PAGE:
[Fwd: inline functions and function pointers]

Discussion in 'C++' started by Balbir Singh, Jul 13, 2004.

  1. Balbir Singh

    Balbir Singh Guest

    I was wondering if a function pointer pointing to an inline
    function, will actually expand "inline" when the function pointer
    is invoked.



    #include <iostream>
    #include <vector>
    using namespace std;

    const int MAX_FP_SIZE = 10;
    typedef void (*fp)(int& i);
    vector<fp> vfptr(0);

    inline void incr_callback(int& i)
    {
    i++;
    cout << "i is " << i << endl;
    }

    inline void decr_callback(int& i)
    {
    i--;
    cout << "i is " << i << endl;
    }

    void
    register_callback(fp fptr)
    {
    vfptr.push_back(fptr);
    }

    void
    schedule_callbacks(void)
    {
    int i = 0;
    vector<fp>::iterator iter;
    fp tmp_fp;
    cout << "i is " << i << endl;

    for (iter = vfptr.begin(); iter != vfptr.end(); iter++) {
    tmp_fp = *iter;
    tmp_fp(i);
    }
    }

    int
    main(void)
    {
    register_callback(incr_callback);
    register_callback(decr_callback);
    schedule_callbacks();
    }


    In the piece of code above, I would actually like tmp_fp(i) to expand
    inline. I understand that such optimization is hard to achieve, but
    are there any compilers out there that can do this?

    TIA,
    Balbir

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    Balbir Singh, Jul 13, 2004
    #1
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  2. Balbir Singh wrote:

    > I was wondering if a function pointer pointing to an inline
    > function, will actually expand "inline" when the function pointer
    > is invoked.
    >
    >
    >
    > #include <iostream>
    > #include <vector>
    > using namespace std;
    >
    > const int MAX_FP_SIZE = 10;
    > typedef void (*fp)(int& i);
    > vector<fp> vfptr(0);
    >
    > inline void incr_callback(int& i)
    > {
    > i++;
    > cout << "i is " << i << endl;
    > }
    >
    > inline void decr_callback(int& i)
    > {
    > i--;
    > cout << "i is " << i << endl;
    > }
    >
    > void
    > register_callback(fp fptr)
    > {
    > vfptr.push_back(fptr);
    > }
    >
    > void
    > schedule_callbacks(void)
    > {
    > int i = 0;
    > vector<fp>::iterator iter;
    > fp tmp_fp;
    > cout << "i is " << i << endl;
    >
    > for (iter = vfptr.begin(); iter != vfptr.end(); iter++) {
    > tmp_fp = *iter;
    > tmp_fp(i);
    > }
    > }
    >
    > int
    > main(void)
    > {
    > register_callback(incr_callback);
    > register_callback(decr_callback);
    > schedule_callbacks();
    > }
    >
    >
    > In the piece of code above, I would actually like tmp_fp(i) to expand
    > inline.


    Why?

    > I understand that such optimization is hard to achieve, but
    > are there any compilers out there that can do this?


    I seriously doubt it. I doubt it is even possible at all. Maybe for
    trivial and isolated cases like this one where all definitions are in
    the same translation unit it might be _theoretically_ possible. But then
    again for trivial examples like this you might as well call
    incr_callback() and decr_callback() from schedule_callbacks() directly.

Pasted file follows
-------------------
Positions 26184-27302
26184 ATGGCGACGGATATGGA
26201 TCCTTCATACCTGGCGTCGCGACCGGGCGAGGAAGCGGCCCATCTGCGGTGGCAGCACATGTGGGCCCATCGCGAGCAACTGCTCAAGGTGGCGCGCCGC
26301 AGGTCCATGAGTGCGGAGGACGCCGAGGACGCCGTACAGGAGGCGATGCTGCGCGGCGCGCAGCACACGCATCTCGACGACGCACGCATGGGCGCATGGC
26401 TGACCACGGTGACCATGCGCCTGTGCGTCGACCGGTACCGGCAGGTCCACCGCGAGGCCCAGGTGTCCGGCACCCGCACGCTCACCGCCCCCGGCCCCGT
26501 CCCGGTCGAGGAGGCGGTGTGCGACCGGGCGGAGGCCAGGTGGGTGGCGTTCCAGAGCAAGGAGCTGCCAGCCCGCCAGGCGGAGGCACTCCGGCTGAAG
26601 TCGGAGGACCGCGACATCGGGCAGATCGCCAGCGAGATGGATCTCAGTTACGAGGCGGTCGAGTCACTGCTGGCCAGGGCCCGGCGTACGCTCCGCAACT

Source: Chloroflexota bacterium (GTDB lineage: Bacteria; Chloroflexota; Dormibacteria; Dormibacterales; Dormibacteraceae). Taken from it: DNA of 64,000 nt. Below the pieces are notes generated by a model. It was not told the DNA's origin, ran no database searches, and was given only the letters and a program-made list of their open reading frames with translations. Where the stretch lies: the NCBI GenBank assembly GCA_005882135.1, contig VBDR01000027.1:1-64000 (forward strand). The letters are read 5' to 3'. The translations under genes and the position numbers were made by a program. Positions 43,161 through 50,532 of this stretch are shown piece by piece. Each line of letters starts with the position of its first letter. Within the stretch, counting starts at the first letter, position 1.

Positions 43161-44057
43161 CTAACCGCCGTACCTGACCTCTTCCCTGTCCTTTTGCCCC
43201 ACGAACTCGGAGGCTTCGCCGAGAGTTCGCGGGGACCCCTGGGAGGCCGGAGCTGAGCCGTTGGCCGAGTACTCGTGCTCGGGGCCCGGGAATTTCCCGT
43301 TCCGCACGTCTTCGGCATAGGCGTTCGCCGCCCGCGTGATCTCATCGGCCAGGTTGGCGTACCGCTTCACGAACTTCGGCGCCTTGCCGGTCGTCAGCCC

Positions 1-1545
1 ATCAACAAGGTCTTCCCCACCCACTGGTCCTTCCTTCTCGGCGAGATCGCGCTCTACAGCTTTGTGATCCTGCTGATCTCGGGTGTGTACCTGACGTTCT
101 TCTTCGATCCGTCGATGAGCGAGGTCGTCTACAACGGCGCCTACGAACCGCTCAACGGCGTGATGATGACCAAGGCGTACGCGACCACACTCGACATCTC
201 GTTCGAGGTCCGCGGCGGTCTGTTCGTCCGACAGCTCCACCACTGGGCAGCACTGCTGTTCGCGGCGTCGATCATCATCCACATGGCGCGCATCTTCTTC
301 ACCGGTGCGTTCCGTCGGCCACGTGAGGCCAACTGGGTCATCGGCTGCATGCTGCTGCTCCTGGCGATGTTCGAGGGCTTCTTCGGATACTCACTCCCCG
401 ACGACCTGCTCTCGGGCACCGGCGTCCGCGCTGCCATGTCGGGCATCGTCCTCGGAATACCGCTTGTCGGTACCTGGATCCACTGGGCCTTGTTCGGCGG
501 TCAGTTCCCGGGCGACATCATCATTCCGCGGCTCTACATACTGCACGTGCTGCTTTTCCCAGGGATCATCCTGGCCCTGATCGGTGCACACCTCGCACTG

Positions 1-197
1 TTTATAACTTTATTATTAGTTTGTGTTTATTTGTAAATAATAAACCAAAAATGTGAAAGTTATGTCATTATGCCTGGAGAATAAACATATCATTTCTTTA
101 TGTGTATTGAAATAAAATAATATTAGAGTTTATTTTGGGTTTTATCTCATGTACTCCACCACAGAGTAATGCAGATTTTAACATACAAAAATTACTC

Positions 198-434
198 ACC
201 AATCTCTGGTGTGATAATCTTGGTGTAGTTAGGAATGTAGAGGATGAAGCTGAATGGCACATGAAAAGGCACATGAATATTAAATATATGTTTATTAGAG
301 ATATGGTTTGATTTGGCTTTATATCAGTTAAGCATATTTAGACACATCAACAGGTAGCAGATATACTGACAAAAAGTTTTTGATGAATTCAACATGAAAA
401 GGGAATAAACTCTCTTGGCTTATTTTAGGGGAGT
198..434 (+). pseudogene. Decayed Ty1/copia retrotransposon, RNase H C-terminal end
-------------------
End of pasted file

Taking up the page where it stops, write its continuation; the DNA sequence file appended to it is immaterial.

For more dynamic cases when it is not known at compile time which
    functions need to be called by schedule_callbacks(), how could the
    compiler inline code if it does not know in advance which functions need
    to be executed?

    Even if it is possible, it appears to be an extremely difficult
    optimization that gains close to nothing.

    --
    Peter van Merkerk
    peter.van.merkerk(at)dse.nl

    [ See http://www.gotw.ca/resources/clcm.htm for info about ]
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    Peter van Merkerk, Jul 14, 2004
    #2
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  3. Peter van Merkerk wrote:

    > I seriously doubt it. I doubt it is even possible at all. Maybe for
    > trivial and isolated cases like this one where all definitions are in
    > the same translation unit it might be _theoretically_ possible. But then
    > again for trivial examples like this you might as well call
    > incr_callback() and decr_callback() from schedule_callbacks() directly.
    > For more dynamic cases when it is not known at compile time which
    > functions need to be called by schedule_callbacks(), how could the
    > compiler inline code if it does not know in advance which functions need
    > to be executed?
    >
    > Even if it is possible, it appears to be an extremely difficult
    > optimization that gains close to nothing.



    In general inlining of functions when they are called through pointers
    is difficult to be done.

    If you want to do this you have to use static member functions inside a
    class.


    Example:


    class whatever
    {
    public:
    inline static void something(int x)
    {
    // ...
    }
    };


    template<class T>
    void test()
    {
    int i=1;

    // ...

    // void whatever::something(int) is inlined here
    T::something(i);
    }



    int main()
    {
    test<whatever>();
    }






    Regards,

    Ioannis Vranos

    http://www23.brinkster.com/noicys

    [ See http://www.gotw.ca/resources/clcm.htm for info about ]
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    Ioannis Vranos, Jul 14, 2004
    #3
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